What’s next for the burgeoning Occupy Homes movement? Should local activists continue to add — one by one — to the tally of foreclosed homes they are defending, as they continue to occupy Monique White’s house in North Minneapolis and ex-Marine Bobby Hull’s home in South Minneapolis? Or should they push to broaden the movement?
Anthony Newby, an activist with MN Neighborhoods Organizing for Change (NOC), who spoke at an Occupy community meeting at Green Central School in Minneapolis on Saturday, pushed for homeowners facing foreclosure to join forces across the country and hold a rally sometime in February, during which they would simultaneously refused to vacate their homes unless the banks make a good-faith effort to negotiate with them. Gathering 100 homeowners from around Minnesota together would be more effective than expanding the movement one by one, he opined.
Meanwhile, Leslie Parks, who successfully prevented banks from taking her home, announced a rally that the Minnesota Coalition for a People’s Bailout will hold on Tuesday, Jan. 24 at the Minnesota State Capitol — the first day of the 2012 legislative session. The Coalition will sponsor a bill for a two-year moratorium on home foreclosures.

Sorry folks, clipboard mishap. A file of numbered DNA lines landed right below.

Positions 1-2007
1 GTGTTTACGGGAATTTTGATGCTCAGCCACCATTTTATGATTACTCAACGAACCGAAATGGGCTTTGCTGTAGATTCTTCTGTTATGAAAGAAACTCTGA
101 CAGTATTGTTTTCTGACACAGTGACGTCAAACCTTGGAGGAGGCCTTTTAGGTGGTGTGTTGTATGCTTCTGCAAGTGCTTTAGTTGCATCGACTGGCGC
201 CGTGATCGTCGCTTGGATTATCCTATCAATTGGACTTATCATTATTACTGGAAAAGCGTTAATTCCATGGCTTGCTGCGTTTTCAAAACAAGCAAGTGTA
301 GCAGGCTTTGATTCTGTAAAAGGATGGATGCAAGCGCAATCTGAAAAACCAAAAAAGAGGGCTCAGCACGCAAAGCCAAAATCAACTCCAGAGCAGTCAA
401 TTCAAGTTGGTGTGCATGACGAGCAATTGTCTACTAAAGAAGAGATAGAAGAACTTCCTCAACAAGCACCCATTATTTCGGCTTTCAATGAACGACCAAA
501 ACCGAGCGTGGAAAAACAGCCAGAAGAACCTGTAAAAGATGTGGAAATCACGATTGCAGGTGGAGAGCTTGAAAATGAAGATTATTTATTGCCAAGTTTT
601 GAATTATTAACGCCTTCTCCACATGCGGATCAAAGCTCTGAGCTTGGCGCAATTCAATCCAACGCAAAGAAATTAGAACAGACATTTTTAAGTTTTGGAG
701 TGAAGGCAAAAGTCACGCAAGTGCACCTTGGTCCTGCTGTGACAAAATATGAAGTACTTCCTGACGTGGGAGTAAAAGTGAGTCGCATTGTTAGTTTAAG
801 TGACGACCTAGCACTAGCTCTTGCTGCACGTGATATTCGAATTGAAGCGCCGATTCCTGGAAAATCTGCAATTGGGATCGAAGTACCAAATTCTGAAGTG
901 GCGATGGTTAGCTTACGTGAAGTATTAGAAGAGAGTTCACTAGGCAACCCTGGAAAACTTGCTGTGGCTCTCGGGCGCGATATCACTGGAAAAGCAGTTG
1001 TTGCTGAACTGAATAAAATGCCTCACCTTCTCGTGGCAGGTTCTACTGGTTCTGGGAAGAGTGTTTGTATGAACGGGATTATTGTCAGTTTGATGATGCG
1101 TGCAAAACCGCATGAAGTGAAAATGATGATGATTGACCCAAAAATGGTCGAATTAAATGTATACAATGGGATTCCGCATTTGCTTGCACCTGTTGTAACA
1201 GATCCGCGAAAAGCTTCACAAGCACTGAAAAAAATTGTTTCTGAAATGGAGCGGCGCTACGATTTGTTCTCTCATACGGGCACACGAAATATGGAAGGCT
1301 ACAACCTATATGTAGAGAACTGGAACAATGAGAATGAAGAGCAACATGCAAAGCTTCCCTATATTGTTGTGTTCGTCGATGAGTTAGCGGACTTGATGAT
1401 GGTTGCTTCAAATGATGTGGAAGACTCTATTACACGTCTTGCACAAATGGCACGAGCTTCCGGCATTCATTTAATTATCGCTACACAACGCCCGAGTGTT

“Do you want your homes and neighborhoods to be saved?” Parks asked dozens of activists gathered at Green Central. “Well then stand up, get involved, and make your voices heard now!”
According to Chris Gray, a teacher at Green Central, which offers Kindergarten through eighth grade, the families of roughly one in 10 students are homeless, and the home mortgage crisis has cost the school system $150 million. Diana Williamson of the Northside Community Reinvestment Coalition said that between 2008 and May 2011, the Minneapolis area saw 21,258 home foreclosures.
Bobby Hull: “When banks are in the monopoly business, I call that cheating,” said Bobby Hull, whose foreclosed home has been occupied since early December. “I want my money back!”
The Occupy Homes movement is growing. NOC activist Newby said that he has received calls from distressed homeowners throughout the rural Midwest, looking for help. Calls have come from Rochester, Bemidji, Cass Lake and Appleton, Wisconsin, in particular.
While activists in other U.S. cities have occupied foreclosed homes, Minneapolis has emerged as a leader, said Newby.
“People around the country are asking us what we’re doing. What’s the next plan? They’ve seen what we’ve done with Monique and with Bobby, and they’re asking what the strategy is going forward.”